EnergyVision 2030 models a system that will benefit all consumers and businesses. As emissions are reduced and efficiency improves, major health risks will also decline. Community energy projects will reduce emissions while improving grid flexibility, benefiting consumers locally and across the region. By increasing transparency and responsiveness, utilities and the states that regulate them will empower consumers to make the best energy choices for their needs. By putting consumer needs first, states can ensure that their energy systems are as clean and efficient as possible.
Community Energy Fuels the Clean Energy Future
The clean energy system presented in EnergyVision 2030 will promote and support community energy projects. Community energy is possible because of advances in distributed energy resources like solar and small-scale wind. It pulls community residents, businesses, and other local interests into a localized, mini energy system and offers increased access to affordable, local energy for all residents and expands local job opportunities.
Community-based energy is dynamic and employs a number of clean energy technologies. It uses technologies that improve efficiency–like energy efficient lighting and heat pumps–and technologies that generate clean electricity–like local solar and wind farms. Community energy can aggregate energy use by neighbors and even operate independently of the larger grid. Properly planned and designed, community energy systems are more resilient than traditional grid power and take advantage of system efficiencies to offer smarter, more flexible, more affordable power.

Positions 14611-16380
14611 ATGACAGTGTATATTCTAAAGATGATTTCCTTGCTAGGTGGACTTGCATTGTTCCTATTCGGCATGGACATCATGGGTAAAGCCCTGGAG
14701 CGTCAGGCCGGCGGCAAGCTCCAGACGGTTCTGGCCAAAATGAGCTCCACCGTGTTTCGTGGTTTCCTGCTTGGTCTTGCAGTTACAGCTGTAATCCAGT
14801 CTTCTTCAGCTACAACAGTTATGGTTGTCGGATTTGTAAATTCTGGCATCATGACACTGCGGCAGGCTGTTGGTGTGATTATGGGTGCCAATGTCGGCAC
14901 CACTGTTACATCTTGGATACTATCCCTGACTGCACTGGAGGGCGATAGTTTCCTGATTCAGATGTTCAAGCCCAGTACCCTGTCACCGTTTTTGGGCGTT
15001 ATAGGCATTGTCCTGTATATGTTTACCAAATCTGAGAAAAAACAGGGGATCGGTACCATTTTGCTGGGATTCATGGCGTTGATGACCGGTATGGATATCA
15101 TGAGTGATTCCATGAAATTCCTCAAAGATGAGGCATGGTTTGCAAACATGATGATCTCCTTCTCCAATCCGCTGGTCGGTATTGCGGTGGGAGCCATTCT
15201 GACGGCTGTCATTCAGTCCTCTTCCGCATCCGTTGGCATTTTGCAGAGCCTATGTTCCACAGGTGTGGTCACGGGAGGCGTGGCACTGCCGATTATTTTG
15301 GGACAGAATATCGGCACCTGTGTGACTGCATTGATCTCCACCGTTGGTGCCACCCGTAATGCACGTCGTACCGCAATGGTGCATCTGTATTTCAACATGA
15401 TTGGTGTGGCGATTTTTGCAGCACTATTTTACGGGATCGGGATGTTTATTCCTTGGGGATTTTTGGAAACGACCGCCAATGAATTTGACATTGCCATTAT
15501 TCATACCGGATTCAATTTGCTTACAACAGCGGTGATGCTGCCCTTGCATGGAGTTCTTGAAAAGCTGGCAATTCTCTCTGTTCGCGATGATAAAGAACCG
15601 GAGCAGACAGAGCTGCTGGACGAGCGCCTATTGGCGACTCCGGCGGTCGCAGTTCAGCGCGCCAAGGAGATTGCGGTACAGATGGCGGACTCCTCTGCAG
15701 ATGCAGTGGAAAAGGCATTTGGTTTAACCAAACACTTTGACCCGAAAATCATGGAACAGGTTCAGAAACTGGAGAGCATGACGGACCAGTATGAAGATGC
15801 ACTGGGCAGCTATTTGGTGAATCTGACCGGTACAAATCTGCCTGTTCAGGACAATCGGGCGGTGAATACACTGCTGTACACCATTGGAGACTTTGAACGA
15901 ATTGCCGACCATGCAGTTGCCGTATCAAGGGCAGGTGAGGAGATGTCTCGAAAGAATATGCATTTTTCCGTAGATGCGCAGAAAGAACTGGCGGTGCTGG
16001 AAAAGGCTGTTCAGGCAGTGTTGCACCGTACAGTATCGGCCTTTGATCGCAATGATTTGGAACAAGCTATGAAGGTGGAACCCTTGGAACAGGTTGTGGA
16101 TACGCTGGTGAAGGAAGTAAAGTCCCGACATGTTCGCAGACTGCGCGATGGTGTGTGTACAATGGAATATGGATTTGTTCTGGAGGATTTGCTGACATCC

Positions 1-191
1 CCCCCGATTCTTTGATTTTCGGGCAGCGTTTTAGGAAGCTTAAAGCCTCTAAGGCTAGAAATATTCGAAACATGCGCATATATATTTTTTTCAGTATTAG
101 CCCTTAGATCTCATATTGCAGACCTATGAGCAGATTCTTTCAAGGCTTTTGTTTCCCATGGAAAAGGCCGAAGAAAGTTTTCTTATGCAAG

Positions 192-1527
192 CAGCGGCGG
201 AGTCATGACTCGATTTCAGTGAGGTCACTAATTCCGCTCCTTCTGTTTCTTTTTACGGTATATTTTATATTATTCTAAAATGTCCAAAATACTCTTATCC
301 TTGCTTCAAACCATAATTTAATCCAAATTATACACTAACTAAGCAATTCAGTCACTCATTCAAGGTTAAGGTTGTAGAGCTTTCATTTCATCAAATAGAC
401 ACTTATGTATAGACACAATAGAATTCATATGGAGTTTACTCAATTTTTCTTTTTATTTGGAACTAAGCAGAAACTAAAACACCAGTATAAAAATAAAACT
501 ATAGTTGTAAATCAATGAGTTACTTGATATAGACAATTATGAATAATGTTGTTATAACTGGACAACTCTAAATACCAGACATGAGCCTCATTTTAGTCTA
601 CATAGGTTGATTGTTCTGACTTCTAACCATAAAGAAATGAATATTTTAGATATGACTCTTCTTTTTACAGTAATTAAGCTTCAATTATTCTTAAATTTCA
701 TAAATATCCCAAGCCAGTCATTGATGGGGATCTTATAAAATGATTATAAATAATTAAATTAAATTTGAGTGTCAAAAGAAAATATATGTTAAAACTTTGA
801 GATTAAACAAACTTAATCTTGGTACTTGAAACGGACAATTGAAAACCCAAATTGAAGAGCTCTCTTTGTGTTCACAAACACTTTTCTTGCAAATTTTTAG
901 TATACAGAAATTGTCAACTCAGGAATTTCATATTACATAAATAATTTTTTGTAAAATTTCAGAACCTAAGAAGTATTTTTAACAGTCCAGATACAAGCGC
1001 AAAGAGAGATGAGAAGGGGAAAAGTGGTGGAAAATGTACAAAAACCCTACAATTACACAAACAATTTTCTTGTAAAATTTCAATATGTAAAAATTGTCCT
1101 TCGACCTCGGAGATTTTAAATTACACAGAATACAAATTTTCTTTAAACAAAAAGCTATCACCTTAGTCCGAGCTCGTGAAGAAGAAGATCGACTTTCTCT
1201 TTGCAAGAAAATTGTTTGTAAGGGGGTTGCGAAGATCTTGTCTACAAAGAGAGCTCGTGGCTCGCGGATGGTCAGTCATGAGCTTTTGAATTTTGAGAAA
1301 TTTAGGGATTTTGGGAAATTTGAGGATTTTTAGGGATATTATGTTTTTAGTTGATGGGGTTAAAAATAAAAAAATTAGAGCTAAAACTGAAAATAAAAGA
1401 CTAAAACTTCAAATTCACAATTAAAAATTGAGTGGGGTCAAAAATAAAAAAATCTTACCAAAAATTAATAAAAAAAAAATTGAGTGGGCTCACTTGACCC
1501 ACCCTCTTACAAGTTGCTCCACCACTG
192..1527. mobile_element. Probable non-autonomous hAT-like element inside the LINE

Cleaner Air and Healthier Buildings
A low-emissions energy system has benefits beyond preserving the planet and consumer wallets — people’s health will improve, too. Recent studies show that Northeast states are avoiding illness by reducing emissions and that energy efficiency measures can improve overall health.
Since 2009, New England, New York, and the other states that participate in the Regional Greenhouse Gas Initiative have saved lives as emissions have fallen. Fewer emissions have meant 8,000 fewer asthma attacks, 39,000 fewer sick days, and $5.7 billion fewer health expenses.
The deep emissions reductions from energy efficiency have provided similar regional health benefits and local ones as well. Residential energy efficiency has been shown to improve the overall mental and physical health, including asthma, of building occupants. These benefits have been observed especially among lower income homes and people with preexisting conditions.
A modern energy system will give all consumers greater control over their energy and environment. This control will allow them to make choices that can improve their families’ health while contributing to a system that will improve health globally.
Empowering the Modern Energy Consumer
A modern energy system will benefit and empower all of us to better control our energy use and costs; enable consumer-friendly, clean energy technologies to flourish; establish fair, manageable rates; and ensure that consumers are treated fairly. This energy system will empower people and connect communities to maximize participation and minimize environmental impacts.
Consumers can benefit directly from clean energy in their own homes (for instance, by using clean technologies to generate or store electricity or to maximize savings) and from the impacts the new energy system will have on society at large. Savings from local energy projects can free up funds for other local services like education or public safety. Electric vehicles mean quieter streets, and less utility infrastructure means fewer invasive projects in local communities. Renters too will benefit from a system that protects their energy interests and offers them the same energy choices given to home owners. All consumers can and should benefit from the clean energy future through equitable deployment of modern energy technologies.
To fully reap these benefits, states must keep consumers central as they design the rules that will govern our future energy system. A system that serves consumers well will prove much stronger over the long term and will have the flexibility to accommodate new innovations as they arrive. Read more about designing an energy system that works for consumers in Acadia Center’s UtilityVision.